The ten treasures or regalia consisted of
the Okitsukagami ("Mirror of the Deep"),
the Hetsukagami ("Mirror of the Shore"),
the Yatsukatsurugi ("Sword Eight-Hands Long"),

the Ikutama ("Jewel of Life"),
the Makaru kaeshi no tama ("Jewel of Resuscitation"),
the Tarutama ("Jewel of Plenty"),
the Chikaeshi no tama ("Jewel of Turning Back on the Road"),

the Orochi no hire ("Snake[-repelling] Scarf"),
the Hachi no hire ("Bee[-repelling] Scarf"), and
the Kusagusa no mono no hire ("Scarf [to ward off] Various Things").


These ten are subdivided into the four classes of swords, mirrors, jewels, and scarves.
The inclusion of scarves (hire) is significant; thought to have been an article of ancient dress, hire were believed to have magical power. According to Ryō no shūge, spirit pacification ceremonies (chinkonsai) were performed by waving these scarves. The other treasures had similar characteristics.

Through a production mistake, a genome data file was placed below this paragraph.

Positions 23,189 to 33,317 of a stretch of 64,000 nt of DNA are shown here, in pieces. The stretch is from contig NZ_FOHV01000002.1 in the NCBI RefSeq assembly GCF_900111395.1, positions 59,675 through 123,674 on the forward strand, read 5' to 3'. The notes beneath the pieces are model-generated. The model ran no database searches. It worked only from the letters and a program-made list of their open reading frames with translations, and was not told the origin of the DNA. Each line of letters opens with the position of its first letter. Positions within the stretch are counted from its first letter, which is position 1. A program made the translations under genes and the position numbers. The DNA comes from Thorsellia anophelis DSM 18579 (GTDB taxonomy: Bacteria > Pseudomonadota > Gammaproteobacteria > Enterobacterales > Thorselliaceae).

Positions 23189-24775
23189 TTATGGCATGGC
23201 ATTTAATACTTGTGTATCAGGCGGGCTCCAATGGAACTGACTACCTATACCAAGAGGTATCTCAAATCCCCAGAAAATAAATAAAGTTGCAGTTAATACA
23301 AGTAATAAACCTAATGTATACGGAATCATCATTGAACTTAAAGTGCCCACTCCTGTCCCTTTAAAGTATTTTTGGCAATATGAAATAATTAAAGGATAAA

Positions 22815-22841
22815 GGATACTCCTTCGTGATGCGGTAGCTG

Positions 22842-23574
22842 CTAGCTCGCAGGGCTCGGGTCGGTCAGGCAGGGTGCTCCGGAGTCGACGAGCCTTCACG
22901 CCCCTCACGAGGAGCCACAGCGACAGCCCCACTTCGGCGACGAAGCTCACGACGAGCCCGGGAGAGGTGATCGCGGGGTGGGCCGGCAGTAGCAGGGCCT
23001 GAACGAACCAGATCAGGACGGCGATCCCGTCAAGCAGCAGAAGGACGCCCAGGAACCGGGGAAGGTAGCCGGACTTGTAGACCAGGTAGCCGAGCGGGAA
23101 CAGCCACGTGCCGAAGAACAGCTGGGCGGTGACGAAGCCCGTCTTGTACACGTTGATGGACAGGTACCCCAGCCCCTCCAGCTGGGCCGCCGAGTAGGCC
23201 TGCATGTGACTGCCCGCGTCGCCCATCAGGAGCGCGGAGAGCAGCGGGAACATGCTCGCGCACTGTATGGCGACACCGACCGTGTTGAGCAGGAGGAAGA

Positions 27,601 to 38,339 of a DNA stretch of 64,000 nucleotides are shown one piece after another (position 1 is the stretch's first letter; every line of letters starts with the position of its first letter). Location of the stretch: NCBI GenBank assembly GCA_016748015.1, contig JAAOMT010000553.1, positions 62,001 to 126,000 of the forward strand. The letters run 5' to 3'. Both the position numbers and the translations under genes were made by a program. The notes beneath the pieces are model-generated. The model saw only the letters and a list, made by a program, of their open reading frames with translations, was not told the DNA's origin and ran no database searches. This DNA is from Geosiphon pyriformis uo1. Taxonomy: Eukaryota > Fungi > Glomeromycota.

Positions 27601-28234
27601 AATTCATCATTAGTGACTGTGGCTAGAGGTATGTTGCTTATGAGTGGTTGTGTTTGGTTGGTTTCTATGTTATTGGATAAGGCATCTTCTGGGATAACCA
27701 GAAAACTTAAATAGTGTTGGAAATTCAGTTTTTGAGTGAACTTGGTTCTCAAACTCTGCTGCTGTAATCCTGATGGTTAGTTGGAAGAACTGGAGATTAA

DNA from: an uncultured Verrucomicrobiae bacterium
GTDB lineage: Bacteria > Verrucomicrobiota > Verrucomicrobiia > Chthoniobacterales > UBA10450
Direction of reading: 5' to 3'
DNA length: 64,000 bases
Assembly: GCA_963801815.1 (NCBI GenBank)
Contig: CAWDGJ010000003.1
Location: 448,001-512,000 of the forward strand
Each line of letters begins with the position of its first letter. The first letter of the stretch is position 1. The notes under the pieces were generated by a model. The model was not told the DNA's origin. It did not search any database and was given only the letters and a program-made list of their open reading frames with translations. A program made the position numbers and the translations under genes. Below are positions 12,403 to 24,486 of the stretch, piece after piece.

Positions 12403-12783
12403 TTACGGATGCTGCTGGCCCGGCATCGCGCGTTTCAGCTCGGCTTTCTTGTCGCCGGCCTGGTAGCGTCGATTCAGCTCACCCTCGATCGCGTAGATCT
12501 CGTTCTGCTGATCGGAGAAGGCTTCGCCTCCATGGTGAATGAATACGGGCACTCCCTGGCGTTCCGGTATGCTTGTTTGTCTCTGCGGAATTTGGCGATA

In the aforementioned Tenson hongi portion of the Sendai kuji hongi, the heavenly ancestor instructs that in the event of difficulty, illness, or other need to dispel evil, one should chant the names of the ten regalia while flourishing the objects, and the desired effect will immediately appear in response to one's wish. In short, the regalia were viewed as possessing magical properties, and when used in ritual had the nature of implements of exorcism or purification.
source : Okada Yoshiyuki, 2005, Kokugakuin

瀛都鏡(おきつかがみ)・辺都鏡(へつかがみ)・八握剣(やつかのつるぎ)
生玉(いくたま)・足玉(たるたま)・死反玉(まかるかえしたま)・道反玉(ちがえしのたま)
蛇比礼(へびのひれ)・蜂比礼(はちのひれ)・品物比礼(くさもののひれ)


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Worldwide use


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Things found on the way


sacred cedar tree of Furu, Isonokami 布留の神杉
. . . CLICK here for Photos !


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HAIKU


布留の宮通り抜けゆく実梅籠
Furu no Miya toorinukeyuku miume kago

shrine Furu no Miya -
a basket with ripe plums
passes along


Matsui Toshi 松井トシ
source : NHK Haiku

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Related words

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1 comment:

Gabi Greve said...

hokora, hokura, shi 祠 (叢祠 神庫) small shrine

http://japanshrinestemples.blogspot.jp/2013/04/hokora-small-shrine.html